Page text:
First of all, it isn’t a traditional settlement, nor is it a compliance agreement. It isn’t even binding. It’s simply a “statement of principles” designed to guide all social networking sites to follow these protocols:
1. DESIGN & FUNCTIONALITY
- site manager to review all uploaded videos & images
- site manager to review “Groups” content
- make profiles “private” (especially those of kids under the age of 16) so that adults can not have direct contact unless there is a known connection in the physical world
- enforce restrictions on age & user registration to protect youth
- delete registered sex offenders who attempt to create a user profile
2. PARENTAL TOOLS
- offer a children’s email registry which parents can use to prevent their children from signing up for an account.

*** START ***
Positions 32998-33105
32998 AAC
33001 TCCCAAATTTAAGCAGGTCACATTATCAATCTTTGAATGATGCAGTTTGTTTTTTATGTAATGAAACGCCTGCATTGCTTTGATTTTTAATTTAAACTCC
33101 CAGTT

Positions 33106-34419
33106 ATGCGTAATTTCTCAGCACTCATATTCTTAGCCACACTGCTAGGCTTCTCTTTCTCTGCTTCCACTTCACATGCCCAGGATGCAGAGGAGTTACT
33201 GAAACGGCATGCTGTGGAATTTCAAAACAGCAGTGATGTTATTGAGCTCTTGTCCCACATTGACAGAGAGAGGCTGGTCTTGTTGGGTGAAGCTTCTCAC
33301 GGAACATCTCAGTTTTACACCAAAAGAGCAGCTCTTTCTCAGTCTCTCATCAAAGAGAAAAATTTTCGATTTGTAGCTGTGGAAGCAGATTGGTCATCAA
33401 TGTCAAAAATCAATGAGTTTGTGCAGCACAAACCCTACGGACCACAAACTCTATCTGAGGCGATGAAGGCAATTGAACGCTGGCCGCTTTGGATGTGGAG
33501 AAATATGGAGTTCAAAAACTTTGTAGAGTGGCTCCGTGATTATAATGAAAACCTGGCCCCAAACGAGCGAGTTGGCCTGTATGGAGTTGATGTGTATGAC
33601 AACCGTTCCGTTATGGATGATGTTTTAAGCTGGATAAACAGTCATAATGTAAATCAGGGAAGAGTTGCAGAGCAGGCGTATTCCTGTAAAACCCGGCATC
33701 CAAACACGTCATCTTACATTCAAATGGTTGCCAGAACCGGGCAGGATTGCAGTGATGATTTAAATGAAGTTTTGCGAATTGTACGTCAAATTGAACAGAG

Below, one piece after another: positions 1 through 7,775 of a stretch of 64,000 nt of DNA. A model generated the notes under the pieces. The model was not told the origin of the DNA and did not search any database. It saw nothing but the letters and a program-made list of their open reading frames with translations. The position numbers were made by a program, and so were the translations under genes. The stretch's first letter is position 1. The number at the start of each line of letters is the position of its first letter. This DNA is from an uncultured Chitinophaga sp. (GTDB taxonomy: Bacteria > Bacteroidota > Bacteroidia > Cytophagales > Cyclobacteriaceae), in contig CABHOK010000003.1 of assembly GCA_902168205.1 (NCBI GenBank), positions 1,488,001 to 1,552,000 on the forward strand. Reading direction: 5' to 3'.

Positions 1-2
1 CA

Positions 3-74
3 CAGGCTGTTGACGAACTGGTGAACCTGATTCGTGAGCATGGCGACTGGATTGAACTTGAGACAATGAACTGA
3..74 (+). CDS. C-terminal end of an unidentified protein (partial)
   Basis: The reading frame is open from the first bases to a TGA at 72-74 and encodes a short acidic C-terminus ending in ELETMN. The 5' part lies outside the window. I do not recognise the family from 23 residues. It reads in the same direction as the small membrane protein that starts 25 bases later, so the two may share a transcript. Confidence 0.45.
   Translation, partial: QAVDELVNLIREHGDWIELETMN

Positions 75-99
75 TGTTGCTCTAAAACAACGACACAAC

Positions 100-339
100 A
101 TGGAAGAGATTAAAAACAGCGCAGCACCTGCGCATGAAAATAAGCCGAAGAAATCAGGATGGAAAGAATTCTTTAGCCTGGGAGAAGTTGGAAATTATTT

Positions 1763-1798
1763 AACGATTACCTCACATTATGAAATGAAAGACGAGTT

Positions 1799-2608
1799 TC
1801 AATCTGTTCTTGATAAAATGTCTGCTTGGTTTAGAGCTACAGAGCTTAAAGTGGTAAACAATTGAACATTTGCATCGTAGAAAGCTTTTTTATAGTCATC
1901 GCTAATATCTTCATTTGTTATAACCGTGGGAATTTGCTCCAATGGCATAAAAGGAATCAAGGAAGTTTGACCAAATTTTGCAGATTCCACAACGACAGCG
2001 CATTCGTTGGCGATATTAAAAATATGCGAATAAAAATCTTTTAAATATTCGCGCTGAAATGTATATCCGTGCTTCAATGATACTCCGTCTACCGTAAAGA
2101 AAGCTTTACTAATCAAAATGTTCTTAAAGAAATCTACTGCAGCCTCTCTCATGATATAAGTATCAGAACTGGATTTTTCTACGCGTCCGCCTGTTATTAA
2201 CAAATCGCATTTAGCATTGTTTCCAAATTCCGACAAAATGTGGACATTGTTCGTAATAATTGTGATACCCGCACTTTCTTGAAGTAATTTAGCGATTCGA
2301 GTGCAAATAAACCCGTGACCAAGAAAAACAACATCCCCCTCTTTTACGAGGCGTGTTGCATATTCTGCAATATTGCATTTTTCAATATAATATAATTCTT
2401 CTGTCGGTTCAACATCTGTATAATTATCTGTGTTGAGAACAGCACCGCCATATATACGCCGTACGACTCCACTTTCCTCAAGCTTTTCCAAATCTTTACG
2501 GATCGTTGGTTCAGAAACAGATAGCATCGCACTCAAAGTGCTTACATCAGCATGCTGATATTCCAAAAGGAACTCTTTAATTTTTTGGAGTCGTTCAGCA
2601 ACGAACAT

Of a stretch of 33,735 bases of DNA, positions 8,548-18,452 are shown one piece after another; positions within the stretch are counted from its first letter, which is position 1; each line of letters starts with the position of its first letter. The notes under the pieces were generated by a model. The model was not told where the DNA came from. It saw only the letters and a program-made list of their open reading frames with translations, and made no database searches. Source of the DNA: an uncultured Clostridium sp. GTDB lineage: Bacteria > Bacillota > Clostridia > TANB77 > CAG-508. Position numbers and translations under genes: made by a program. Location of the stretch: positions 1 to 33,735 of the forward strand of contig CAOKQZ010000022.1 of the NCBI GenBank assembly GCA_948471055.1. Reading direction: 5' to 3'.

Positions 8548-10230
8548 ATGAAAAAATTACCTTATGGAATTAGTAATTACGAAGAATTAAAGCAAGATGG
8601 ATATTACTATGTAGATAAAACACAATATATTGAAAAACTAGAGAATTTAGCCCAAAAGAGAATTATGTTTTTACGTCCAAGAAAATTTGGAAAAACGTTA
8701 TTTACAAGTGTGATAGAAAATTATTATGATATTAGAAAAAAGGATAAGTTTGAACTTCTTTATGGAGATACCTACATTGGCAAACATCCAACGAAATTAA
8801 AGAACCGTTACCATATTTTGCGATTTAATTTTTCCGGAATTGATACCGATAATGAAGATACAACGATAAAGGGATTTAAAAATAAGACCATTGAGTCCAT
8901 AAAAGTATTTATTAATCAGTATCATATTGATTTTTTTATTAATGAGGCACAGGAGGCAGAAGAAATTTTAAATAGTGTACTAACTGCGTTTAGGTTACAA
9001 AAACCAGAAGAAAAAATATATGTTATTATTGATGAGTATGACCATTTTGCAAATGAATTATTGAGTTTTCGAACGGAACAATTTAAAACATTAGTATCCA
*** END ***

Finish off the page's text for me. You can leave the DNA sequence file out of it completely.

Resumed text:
- provide online safety public service announcements targeted at parents
- increase communication with consumers who report a complaint about inappropriate content or activity on the site.
3. LAW ENFORCEMENT COOPERATION
- 24-hour hotline for police.
4. ONLINE SAFETY TASK FORCE
- partnerships with entitles such as the National Center for Missing & Exploited Children, authentication experts, non-profit organizations, academics, technology companies, and other internet businesses.
- review of identity authentication tools
Yes, these are additional measures designed to improve the safety of our youth online. But there isn’t a product currently on the market that can prevent a user from falsifying his or her age on the internet. And that means, most social networking sites will continue to struggle with the task of preventing our children from interacting with a “poser” or predator.
I stand (in my belief) alongside State Attorney General Greg Abbott, who did not join the 49 other AG’s in their partnership with MySpace. According to the Texas maverick this “safety” initiative is not much more than smoke & mirrors.